I decided I need a nice place to keep some china what-not that has started to accumulate around here. My parents keep dropping off stuff that they have stored at their house, now it is getting stored in mine…
After much looking around and cogitation on the matter, I decided the first thing to make would be a cupboard, specifically a step-back cupboard. These are open on the top, and a closed cupboard on the bottom. Sometimes two pieces, other times one. Later I’ll look into making a side board/hunt board.
I found a neat looking design that is tall and narrow in the September 2003 issue of Fine Woodworking. The design and article is by Mike Dunbar and he based it on an original Shaker piece. His reproduction is pine, mine will end up being painted poplar because I can’t source decent pine locally. The only stuff is either 3” wide strips meant for moulding or BORG banana-boards. I suppose I could make it from carefully selected 2×4s, 2×6s and 2×8s but that would be way more work than it is worth and a killer amount of planing and re-sawing. Poplar it is.
Step one, draw plans on graph paper to help figure board feet to buy. OK, done. Need about 70BF, with at least 18 BF a full 4/4 or S2S’d 5/4 so I can make the sides a nice, flat, accurate 3/4” thick as that will set the tone for the rest. Having the sides flat and true will make the rest of the build much easier.
Step two, go get the lumber. Done. Got a good price on the 5/4 stuff of about $2/BF and around $1.40 for the 4/4 material. The 4/4 however was S2S’d to 13/16” which is a little thin for my taste. But it can be managed. More on that later.
Step three, start milling for the tall sides. The sides are 78” tall and in an “L” shape, the lower part is 36” tall and just over 17” wide with the upper 2/3 of the lenth at about 11” wide. Since I’m painting this I can make these parts in narrower strips, re-glue to make a larger blank and then plane as needed to get 3/4”. I have at my disposal a 6” jointer and a 12” planer. This means a little bit of creative panel making. Especially the 6” jointer as it has pretty short beds, being a bench top model. The trick is to make stacks of material to clamp to the bench as infeed and outfeed supports. Helps a lot! I happen to use a biscuit joiner to help me when making up panels. Remember, a biscuit doesn’t offer much strength here, just helps with alignment. I’ve found that if I do a careful job of cutting the slots I can have a flatter panel after the glueup. In this case, since I was working with 7/8” material at this point, I set up the fence on the biscuit joiner to center the biscuit in 7/8”. Later, after the glueup, when I mill to final thickness, I need to take off equal amounts from both sides to keep the biscuit centered in the board. Not a big deal but makes me feel better. Furthermore, I keep track of where the biscuits are by marking an unmilled edge of the panel so that later when it is time to trim for length, I can avoid hitting a biscuit. Again, in a painted piece this isn’t a big deal but just makes me feel better.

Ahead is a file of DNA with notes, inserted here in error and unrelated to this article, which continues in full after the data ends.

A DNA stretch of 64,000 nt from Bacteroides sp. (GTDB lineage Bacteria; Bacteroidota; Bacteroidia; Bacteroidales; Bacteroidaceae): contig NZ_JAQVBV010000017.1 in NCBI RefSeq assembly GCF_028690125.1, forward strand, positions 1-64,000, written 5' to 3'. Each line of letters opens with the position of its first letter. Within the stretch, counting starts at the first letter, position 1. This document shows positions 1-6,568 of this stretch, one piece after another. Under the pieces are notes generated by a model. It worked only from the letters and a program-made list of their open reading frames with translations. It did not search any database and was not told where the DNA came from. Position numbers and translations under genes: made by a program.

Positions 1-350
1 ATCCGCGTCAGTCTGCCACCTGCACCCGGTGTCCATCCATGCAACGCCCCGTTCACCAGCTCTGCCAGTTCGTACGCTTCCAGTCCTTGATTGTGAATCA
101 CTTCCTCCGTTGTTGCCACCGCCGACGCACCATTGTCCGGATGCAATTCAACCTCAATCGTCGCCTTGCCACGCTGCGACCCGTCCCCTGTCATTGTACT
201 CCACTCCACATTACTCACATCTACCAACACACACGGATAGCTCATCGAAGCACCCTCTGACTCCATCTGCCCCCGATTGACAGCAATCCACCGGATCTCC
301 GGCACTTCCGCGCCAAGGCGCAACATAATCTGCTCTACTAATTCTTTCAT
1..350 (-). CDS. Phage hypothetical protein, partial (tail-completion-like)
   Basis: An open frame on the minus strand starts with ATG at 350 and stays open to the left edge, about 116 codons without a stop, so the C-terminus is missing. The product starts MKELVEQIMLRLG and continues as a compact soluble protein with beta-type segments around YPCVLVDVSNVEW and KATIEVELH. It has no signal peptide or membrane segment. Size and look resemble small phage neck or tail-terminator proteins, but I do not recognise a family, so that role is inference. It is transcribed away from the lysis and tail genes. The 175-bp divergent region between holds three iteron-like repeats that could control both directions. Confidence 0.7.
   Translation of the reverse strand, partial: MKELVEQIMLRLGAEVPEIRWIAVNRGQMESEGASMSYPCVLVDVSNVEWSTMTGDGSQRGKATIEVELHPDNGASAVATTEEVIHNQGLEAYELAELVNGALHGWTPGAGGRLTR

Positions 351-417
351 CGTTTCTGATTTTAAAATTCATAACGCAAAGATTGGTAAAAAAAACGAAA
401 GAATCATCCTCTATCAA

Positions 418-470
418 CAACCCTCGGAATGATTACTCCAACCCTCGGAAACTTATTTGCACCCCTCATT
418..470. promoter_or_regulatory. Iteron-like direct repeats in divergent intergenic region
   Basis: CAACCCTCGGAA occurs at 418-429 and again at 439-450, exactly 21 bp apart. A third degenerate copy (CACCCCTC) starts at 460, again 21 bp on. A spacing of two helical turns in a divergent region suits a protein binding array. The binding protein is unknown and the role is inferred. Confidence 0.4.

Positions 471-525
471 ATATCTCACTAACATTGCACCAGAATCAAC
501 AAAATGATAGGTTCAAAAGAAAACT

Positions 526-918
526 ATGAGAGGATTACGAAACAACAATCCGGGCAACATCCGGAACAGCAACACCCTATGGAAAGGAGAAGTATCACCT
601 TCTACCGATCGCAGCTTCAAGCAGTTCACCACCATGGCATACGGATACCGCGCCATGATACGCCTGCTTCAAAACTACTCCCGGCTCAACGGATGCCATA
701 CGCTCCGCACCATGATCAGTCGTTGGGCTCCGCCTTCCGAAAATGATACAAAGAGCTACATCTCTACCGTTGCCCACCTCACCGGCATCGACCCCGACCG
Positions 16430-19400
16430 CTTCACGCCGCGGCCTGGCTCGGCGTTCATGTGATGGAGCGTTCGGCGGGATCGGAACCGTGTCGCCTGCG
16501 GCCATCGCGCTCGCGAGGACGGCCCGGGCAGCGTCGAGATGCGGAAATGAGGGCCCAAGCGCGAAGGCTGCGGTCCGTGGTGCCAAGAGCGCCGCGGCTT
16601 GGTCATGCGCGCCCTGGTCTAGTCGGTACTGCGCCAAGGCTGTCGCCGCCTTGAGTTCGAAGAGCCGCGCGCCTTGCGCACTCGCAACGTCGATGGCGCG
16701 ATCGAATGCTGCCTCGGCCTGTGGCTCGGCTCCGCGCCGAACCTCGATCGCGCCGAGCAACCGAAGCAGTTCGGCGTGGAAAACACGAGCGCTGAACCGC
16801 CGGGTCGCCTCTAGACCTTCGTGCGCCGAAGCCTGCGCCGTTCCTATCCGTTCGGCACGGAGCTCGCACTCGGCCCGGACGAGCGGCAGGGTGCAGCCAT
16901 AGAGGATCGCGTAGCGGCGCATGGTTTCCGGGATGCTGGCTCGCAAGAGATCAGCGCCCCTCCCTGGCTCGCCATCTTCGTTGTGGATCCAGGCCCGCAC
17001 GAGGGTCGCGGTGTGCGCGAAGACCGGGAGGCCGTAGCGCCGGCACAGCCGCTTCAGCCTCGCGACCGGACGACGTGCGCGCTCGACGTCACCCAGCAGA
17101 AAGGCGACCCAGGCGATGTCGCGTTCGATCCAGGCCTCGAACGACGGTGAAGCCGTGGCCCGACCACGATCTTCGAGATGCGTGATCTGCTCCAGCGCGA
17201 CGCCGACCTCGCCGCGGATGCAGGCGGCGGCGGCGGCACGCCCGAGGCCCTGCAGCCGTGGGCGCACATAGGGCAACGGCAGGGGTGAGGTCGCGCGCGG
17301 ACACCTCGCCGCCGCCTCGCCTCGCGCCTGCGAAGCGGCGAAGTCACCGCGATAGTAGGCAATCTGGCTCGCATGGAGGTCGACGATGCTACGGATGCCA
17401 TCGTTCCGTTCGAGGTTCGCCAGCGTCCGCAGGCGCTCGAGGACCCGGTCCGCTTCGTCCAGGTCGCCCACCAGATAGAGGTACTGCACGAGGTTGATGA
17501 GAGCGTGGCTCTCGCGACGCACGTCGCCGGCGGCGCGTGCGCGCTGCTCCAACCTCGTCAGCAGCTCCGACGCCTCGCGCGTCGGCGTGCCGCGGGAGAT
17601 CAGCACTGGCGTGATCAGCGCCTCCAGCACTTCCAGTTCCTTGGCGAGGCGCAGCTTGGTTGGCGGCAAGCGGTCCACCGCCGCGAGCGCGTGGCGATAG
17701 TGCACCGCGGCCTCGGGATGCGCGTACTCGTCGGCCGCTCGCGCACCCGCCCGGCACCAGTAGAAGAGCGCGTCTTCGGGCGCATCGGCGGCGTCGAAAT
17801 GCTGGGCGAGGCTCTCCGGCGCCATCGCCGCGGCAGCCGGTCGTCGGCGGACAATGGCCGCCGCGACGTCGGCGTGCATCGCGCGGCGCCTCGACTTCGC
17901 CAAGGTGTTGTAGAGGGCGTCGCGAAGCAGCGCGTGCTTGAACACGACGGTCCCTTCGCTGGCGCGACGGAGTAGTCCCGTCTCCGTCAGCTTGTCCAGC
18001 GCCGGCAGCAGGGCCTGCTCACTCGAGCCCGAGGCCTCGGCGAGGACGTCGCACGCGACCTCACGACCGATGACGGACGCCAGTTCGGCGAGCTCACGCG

Step four, realize after gluing up about 2/3 of the material you somehow can’t do basic math and didn’t purchase enough pieces with 8 ft length. Doh! Get one more 5/4 board and finish the glue ups!
Step five, with the blanks complete, cut them to the proper length. The trick here is to clamp them edge to edge and make only a single cut at each end of the large blank. Cut close to the line with a cirular saw and then use a simple jig to clean the edges with a router and flush trim bit.
Important tool skills are:
1) measuring and marking
2) sharpening of blades (or honing as the case may be)
3) getting a good burr on the scraper
4) glue-ups without panic
I’m having fun!
-- Don't sweat the petty things and don't pet the sweaty things.